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Nam Jam attracts vets to Shell Factory

October 25, 2017
By CHUCK BALLARO (news@breezenewspapers.com) , North Fort Myers Neighbor

When Hurricane Irma resulted in the cancellation of the Nam Jam at the Shell Factory last month, it wasn't known what kind of participation there would be when they rescheduled it.

On Sunday, everyone found out. More than 1,000 military veterans, many of which were from the Vietnam era, gathered for an afternoon of fun, food and remembrance at an inaugural event that will most likely become on annual one.

The month-long delay turned out to be a blessing. Because it was mostly overcast, it was also much cooler and less muggy. And since a good share of the snowbirds had returned south, it made for an even busier event.

Article Photos

From left, World War II veterans Robert Voorhees, Bob Shelto, William Holland, Peter Zes, Richard Copeland and “Dutch” Holland, sitting, get their due on stage at the inaugural Nam Jam at the Shell Factory on Sunday.

CHUCK BALLARO

Tom and Pam Cronin, owners of the Shell Factory, were surprised with the response.

"This is our first time at this and I'm tickled to death by how many came. It turned out pretty good," Tom said. "I'm an old Army vet, and people are starting to get more patriotic and that's a good thing."

"God loves us and wants us to be happy. He wanted the veterans to be honored and out of bad things came a wonderful thing and I think it was more successful and more in tune with honoring those who serve, including first responders," said Pam.

It also served a big plus for Invest in America's Veterans Foundation, which runs the Southwest Florida Military Museum & Library in Cape Coral and has a small exhibit at the Shell Factory.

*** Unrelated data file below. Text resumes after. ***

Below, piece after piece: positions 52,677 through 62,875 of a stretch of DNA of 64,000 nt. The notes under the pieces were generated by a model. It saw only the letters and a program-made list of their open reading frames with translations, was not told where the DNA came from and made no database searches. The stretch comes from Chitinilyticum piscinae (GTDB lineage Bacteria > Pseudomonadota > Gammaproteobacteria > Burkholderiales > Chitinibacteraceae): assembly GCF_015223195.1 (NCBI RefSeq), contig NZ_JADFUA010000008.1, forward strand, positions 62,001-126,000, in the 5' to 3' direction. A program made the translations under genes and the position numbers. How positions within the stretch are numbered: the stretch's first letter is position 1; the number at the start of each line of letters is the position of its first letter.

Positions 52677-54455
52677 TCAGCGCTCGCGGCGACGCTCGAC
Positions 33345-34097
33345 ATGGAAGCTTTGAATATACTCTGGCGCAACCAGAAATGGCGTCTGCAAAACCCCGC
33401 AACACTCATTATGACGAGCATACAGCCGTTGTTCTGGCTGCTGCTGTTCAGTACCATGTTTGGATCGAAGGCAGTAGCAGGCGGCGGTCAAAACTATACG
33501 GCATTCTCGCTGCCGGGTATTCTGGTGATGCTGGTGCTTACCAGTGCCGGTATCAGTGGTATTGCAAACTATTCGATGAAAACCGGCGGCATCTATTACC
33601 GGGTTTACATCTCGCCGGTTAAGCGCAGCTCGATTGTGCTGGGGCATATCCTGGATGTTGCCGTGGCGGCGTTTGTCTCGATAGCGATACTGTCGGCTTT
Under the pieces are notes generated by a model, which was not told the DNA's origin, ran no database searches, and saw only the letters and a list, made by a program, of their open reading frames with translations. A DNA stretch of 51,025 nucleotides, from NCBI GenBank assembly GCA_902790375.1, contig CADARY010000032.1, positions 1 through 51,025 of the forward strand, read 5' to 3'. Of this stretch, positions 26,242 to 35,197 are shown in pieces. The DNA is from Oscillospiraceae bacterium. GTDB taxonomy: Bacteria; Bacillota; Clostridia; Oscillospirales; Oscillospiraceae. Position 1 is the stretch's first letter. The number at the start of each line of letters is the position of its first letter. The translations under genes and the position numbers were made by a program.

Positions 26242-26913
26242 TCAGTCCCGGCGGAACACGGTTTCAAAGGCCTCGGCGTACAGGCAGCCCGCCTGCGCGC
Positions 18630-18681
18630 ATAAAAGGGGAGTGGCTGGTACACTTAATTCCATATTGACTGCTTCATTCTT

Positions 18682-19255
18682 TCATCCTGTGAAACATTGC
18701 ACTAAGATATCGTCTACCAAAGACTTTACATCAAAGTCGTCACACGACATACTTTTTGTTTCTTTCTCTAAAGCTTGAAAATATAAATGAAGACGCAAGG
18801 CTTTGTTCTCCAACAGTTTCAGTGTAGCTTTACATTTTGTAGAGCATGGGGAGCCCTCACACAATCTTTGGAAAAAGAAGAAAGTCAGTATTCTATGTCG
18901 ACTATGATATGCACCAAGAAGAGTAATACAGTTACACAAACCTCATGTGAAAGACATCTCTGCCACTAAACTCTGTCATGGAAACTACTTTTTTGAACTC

Jim Zbick, historian and curator at the museum, and Sonia Raymond, museum director, brought a rebuilt 1943 Willy's Jeep to the event. He said their partnership with the Shell Factory has been a strong one.

"We hope we get more people to come to the museum because we're the best kept secret in Cape Coral. Few people know we're there and we keep trying to being them in," Raymond said.

Peter Bush of NBC-2 served as the host, while Chuck Peterson played the tunes, mostly those from the '60s and early '70s.

And while the event was geared toward Vietnam vets, there were others as well, including six from World War II, who took their place on the stage and stole the show.

The vets happily stood aside and waited in a long line as event-goers shook hands with these 90-somethings and thanked them for their service during the biggest war of all.

While the veterans got a chance to eat for free and visit the nature park, the main event was the ceremony for veterans, featuring the Lee County Sheriff's Office Color Guard, the Pledge of Allegiance and National Anthem, a reading of the meaning of the Battlefield Cross and missing man table from Zbick, and words from the World War II vets hosted by fellow veteran Richard Dunmire.

Vietnam veterans such as Doug Jackson, of Fort Myers, were very happy with the event and pleased to get the adulation that many of them didn't get when they first left the service.

"I love all the soldiers from all the wars. It's very sad that people are burning the American flag, disrespecting the flag, and the NFL is very wrong in what they're doing," Jackson said. "I got a lot of bad feedback when I came home from other veterans. Now, we get lots of respect because we do things for veterans and abused children."

Grant McEwan, who served in Vietnam from 1958-60 and 1962-64, said he didn't know there were so many vets like him in Southwest Florida and he was glad they were getting their just due after what he and other endured.

"The country disrespected us quite openly and it was disgusting. They were taken their frustrations out on the wrong people," McEwan said. "It wasn't us. It was Washington. They ran the war from the White House and we were the tip of the spear. It was the Vietnam vets who hanged the mindsets of the American people."

Ronald Price, senior vice commander of Disabled American Veterans, Chapter 108 in Cape Coral, said Americans learned a valuable lesson.

"The important lesson learned by American society was to separate the warrior from the war. The men and women serving today are only doing their job," Price said.

 
 

 

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